If you can help, or want to find out more, contact Susan, at email@example.com.
DINING OUT FOR LIFE: 12 West Seattle restaurants are among those participating in the Lifelong AIDS Alliance fundraiser (find the list here, some are participating at lunchtime as well as dinnertime).
DESIGN REVIEW FOR ADMIRAL PROJECT: 2743 California on the north side of PCC, proposed for a 3- to 4-story medical-office building (here’s our report on the project from 3 weeks ago), 6:30 tonight, Southwest Precinct meeting room (official meeting notice here).
FINAL PARKS PLAN MEETING: 6:30 pm, High Point Community Center, last of 7 West Seattle meetings where you can tell city Parks staffers what you think the department should focus on in the next five years. (Here’s our report on last week’s Southwest CC version of the same meeting.)
More West Seattle events for today, tonight, and beyond, can be found here.
(Model of future Sealth/Denny shared campus, looking northward over it, with the new Denny building north of/behind the Sealth gym on the eastern half of the campus)
As promised, here’s the complete update on last night’s SEPA (State Environmental Policy Act)-mandated public meeting on the Denny-Sealth project, which turned out to have a further-reaching scope than you might have surmised by looking at advance notice of the meeting. Though there was a formal presentation halfway through — with the contingent of school-district staffers and project consultants/architects almost outnumbering the general-public attendees — the most interesting info was available on and along the easels in the Chief Sealth HS Commons during the first half of the meeting:Read More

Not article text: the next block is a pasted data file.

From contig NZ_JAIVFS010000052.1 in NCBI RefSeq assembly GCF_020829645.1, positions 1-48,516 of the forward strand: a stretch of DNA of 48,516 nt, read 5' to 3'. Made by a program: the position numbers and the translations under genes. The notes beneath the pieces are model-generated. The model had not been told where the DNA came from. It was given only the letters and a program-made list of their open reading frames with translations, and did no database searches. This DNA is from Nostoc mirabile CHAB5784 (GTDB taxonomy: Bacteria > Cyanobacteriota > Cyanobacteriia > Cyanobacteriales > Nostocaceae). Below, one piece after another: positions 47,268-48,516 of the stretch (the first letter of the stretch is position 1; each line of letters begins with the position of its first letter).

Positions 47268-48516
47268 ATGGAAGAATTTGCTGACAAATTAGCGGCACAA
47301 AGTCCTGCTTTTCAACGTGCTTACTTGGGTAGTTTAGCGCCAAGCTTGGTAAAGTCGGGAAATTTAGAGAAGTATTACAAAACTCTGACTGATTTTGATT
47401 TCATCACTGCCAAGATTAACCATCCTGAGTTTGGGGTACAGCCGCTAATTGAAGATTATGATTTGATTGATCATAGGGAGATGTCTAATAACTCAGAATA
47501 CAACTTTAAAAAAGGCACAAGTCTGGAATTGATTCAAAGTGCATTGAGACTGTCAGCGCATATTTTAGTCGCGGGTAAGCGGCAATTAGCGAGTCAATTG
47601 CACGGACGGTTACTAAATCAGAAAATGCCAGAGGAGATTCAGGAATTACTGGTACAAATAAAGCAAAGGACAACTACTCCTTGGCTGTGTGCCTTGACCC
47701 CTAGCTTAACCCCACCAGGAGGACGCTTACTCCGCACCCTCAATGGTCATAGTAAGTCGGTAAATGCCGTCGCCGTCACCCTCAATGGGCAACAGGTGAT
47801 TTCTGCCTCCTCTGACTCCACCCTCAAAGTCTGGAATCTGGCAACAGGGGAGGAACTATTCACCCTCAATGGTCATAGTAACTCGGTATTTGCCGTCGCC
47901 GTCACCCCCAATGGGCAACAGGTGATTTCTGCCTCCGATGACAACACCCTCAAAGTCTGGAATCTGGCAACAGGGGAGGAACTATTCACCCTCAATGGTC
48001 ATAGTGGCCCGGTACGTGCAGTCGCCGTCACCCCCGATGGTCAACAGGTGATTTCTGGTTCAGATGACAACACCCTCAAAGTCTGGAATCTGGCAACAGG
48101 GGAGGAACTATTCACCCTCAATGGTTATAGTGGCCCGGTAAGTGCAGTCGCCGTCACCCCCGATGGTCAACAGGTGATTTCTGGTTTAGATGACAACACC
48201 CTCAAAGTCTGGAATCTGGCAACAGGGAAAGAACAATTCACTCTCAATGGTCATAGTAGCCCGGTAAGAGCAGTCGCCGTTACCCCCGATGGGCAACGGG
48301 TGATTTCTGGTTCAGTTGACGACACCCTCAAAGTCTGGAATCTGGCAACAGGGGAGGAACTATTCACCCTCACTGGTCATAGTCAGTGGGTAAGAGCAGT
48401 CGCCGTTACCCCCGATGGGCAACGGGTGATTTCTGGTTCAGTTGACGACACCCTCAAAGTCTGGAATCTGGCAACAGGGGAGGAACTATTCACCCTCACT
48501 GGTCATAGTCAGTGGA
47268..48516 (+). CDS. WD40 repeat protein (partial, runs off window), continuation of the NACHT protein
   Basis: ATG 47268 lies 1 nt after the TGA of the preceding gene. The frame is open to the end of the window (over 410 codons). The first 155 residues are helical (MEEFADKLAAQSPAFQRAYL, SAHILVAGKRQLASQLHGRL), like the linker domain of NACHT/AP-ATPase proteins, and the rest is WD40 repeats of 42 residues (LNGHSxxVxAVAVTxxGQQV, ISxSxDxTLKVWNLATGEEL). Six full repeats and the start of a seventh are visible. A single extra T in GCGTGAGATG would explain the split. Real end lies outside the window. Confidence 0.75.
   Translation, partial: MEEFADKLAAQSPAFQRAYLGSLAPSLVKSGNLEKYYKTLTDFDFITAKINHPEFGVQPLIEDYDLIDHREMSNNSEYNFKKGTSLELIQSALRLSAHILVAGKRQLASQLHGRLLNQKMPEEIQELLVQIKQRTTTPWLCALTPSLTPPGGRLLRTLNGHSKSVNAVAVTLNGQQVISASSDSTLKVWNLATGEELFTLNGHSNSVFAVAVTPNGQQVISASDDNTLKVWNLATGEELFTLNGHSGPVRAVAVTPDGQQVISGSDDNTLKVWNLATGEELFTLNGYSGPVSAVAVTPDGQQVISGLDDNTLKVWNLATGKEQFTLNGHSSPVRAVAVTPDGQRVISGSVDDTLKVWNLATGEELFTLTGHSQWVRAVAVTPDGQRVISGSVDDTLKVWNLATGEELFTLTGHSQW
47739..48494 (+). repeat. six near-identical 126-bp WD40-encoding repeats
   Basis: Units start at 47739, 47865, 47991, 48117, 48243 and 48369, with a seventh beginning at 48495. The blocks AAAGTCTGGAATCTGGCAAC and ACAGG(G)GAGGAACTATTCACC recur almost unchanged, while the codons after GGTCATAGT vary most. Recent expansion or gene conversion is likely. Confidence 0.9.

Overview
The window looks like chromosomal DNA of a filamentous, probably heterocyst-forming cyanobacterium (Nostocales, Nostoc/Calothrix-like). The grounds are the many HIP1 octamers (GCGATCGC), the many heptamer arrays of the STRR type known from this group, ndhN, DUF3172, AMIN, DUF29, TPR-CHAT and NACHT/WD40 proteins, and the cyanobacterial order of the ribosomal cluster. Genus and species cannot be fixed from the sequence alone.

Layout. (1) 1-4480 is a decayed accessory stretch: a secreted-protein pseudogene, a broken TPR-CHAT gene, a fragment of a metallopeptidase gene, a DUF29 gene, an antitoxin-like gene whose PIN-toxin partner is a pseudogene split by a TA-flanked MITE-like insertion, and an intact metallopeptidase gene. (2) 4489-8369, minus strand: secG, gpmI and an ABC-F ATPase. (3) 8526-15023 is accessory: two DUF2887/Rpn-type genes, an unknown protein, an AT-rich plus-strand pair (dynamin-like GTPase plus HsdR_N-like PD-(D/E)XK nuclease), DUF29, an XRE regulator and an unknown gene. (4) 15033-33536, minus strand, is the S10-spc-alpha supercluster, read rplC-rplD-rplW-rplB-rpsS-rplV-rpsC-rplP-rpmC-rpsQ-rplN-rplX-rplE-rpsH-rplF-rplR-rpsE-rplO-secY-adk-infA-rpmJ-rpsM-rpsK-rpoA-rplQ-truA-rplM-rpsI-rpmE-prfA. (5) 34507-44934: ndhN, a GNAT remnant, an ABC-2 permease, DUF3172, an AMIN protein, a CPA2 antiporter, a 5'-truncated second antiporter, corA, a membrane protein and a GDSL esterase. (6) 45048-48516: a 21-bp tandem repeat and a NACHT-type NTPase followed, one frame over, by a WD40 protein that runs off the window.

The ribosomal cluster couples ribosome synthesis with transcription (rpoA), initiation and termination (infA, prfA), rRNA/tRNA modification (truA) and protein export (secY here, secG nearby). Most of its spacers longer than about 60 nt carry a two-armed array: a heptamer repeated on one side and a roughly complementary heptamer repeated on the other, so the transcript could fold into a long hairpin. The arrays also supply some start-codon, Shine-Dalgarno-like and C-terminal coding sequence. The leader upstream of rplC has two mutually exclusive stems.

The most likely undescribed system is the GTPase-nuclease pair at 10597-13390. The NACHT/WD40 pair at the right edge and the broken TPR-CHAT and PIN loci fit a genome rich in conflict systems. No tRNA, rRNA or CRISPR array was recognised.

Full article to come in the morning. A few toplines: While it was described as an “environmental-checklist meeting,” tonight’s Denny-Sealth project meeting at CSHS was far more sweeping in scope – including four “conceptual” possibilities for the Denny site, once the existing school has been demolished, and a chance for attendees to informally “vote” on priorities for spending the $10 million “extra” in Sealth renovation money. Also, the district admitted it fumbled another commitment to get Denny-Sealth info on its website in a timely manner; because the materials for tonight’s meeting were not posted earlier this month as promised — in response to an audience question, a district official said it just went up “this afternoon” — the comment period for this phase of the project will be extended till May 9. (The huge volume of material just posted online hours before the meeting is available here.)
TONIGHT: 6:30 pm, Chief Sealth High School, the next public meeting regarding the Denny-Sealth construction project — as described by Westwood Neighborhood Council president Steve Fischer, “The School District has issued their Environmental Determination; the Appeal period closes shortly. Copies of the Environmental Checklist will be available for the community to review. For those who are interested, they should attend the meeting and see what the District is proposing.”
TOMORROW: The Seattle School Board agenda includes several items related to the Denny-Sealth project – somewhat technical but if you follow the links to the attached documents, there are a few more project-plan specifics to be learned.